I bought this greeting card back in 1981, when I was 25. I didn’t buy it to send to anyone. I bought it because the woman in the picture looked like I felt: shocked, exhausted, raw.
I was reminded of this picture this week, when I came across multiple blog posts that described my family-of-origin with eye-popping completeness and specificity. In just the last 5 years, the toxic dynamic that shaped my life has become recognized and understood by enough people that it can be googled.
Everybody knows about “mean girls”, and how they bully and torment their targets. Mean girls are narcissists (or, more technically, suffer from Narcissistic Personality Disorder, NPD). They have an exaggerated sense of their own worth, and think that their chosen minions can do no wrong because they chose them. Conversely, they view those they deem unworthy as legitimate targets of libel, slander, gossip, derision, contempt, ostracism, and worse. Mean girls don’t feel bad about hurting people’s feelings because narcissists can’t empathize. They can feign it, but they don’t feel it. Narcissists don’t actually recognize the existence of other human beings as such. Other people matter only insofar as they impact the narcissist’s own life. Character traits like loyalty, responsibility, and integrity are not part of the NPD world. Only what the narcissist wants, needs, and feels matters. Ironically, if you try to assert your own wants, needs, or feelings with a narcissist, you’ll be called “selfish”. How thoughtless of you to consider your own needs above those of the narcissist – or at all, for that matter!
You’re probably iodine deficient because most people reading this will be American, and most Americans are iodine deficient. Whether it will cause out-and-out disease in your body depends on whether you have any physical “weak links”, so to speak.
I have a history of “hot” thyroid nodules – nodules that spew thyroid hormone without regard for what my body needs, making me hyperthyroid. I had a partial thyroidectomy when I was 19, and most of my thyroid was removed. My doctor told me to take synthroid for the rest of my life to suppress my thyroid activity, but I didn’t and I was fine for many years. But recently the nodules recurred.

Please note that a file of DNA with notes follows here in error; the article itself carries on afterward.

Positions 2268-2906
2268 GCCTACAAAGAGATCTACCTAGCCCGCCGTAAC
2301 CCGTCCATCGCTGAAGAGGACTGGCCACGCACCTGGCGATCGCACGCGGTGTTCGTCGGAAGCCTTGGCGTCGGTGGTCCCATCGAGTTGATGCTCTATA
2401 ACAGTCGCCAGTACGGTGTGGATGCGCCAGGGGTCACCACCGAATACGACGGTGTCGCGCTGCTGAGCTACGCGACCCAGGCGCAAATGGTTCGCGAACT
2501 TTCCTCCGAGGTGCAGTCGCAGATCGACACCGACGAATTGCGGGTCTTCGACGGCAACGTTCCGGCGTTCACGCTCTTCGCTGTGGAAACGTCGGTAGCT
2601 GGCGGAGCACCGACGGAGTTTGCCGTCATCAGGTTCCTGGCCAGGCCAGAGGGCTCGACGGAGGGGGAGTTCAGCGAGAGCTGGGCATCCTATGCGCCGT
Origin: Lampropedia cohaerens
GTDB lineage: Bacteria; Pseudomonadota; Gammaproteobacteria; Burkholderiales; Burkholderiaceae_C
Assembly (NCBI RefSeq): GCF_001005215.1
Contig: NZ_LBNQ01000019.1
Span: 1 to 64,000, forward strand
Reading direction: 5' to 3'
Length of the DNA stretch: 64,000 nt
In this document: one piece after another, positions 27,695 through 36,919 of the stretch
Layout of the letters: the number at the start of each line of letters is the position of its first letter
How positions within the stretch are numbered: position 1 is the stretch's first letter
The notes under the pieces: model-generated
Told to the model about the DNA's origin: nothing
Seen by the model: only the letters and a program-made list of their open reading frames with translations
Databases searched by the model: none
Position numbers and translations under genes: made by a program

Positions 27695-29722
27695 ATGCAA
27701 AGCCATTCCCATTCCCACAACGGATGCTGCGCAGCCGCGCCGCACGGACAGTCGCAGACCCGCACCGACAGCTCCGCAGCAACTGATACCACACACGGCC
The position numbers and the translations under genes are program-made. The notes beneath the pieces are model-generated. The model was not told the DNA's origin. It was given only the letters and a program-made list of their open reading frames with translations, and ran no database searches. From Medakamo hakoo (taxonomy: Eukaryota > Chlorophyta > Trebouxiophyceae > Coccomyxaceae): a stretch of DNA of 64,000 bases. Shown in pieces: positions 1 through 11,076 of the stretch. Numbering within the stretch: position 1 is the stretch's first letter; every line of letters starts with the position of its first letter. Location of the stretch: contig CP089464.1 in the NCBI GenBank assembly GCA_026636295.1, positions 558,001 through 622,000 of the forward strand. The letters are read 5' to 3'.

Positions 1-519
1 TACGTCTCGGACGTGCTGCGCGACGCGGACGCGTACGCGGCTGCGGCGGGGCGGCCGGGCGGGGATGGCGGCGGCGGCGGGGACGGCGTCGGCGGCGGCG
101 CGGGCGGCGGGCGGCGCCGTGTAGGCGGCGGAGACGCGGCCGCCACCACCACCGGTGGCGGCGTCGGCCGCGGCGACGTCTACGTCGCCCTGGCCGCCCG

The problem was caught in a blood test. Again my TSH (thyroid stimulating hormone) was very low, indicating that my body somehow already had enough hormone – i.e., nodules again. It occurred to me that I had recently switched from regular, iodized salt to sea salt, which is not fortified with iodine. So I did a google search to see if iodine deficiency could cause hot thyroid nodules. The answer was yes, so I then researched supplements. After taking a high dose supplement (details below) for about a month, two miraculous things happened:
My thyroid nodules went away and my thyroid levels returned to normal.
My ulcerative colitis went into complete remission for the first time in 10 years. (HUH?!?!)
On October 18, 2012, I was accused of stealing at Empire Cake (formerly Lulu’s) on 8th Avenue between 15th and 16th Streets. I’ve never been accused of stealing before since I’ve never stolen. It was a shocking, insulting, and humiliating experience that I did not deserve.
I made a $5.90 purchase, and paid with a $20 and a $1 (as I recall). The cashier gave me $5.10 in change, and I said I’d given her a $20. She gave me the additional $10, but looked uncertain, so I offered my phone number in case her drawer was short.
Just then, two men (I believe the owners – they wouldn’t tell me who they were) came out from the back and accused me of stealing $10. I said I was just offering to leave my phone number in case the drawer was short. The short one sneered, “You’d never return the money.” He said I could come downstairs and watch the security video that “proved” I was a thief. It showed the cashier placing my bill in a slot where there now were no $20s. Okay, so either the $20 bill disappeared somehow, or I made an honest mistake. But he wouldn’t let me speak. He said I’d been harrassing the cashier and I called her a cheat. This was completely untrue. We’d been making small talk about salted chocolate, and when she gave me the change I thought she’d made an honest error. But nothing I said mattered. He insisted that I came into the store with the intent to steal, and demanded that I return the $10 or he’d call the police. I gave him the $10 and left.
I had the opportunity to see the new movie It’s Complicated last night at a pre-release screening in Times Square. It didn’t knock my socks off, but it was pleasant and funny, and I enjoyed it. It was the first time I’d seen Steve Martin in a non-comedic role. He was totally believable.
It’s the story of a divorced woman, played by Meryl Streep, who ends up in an affair with her ex-husband, played by Alec Baldwin. And then there is the divorced architect, played by Steve Martin, who also is interested in Streep’s character. I won’t tell you who wins.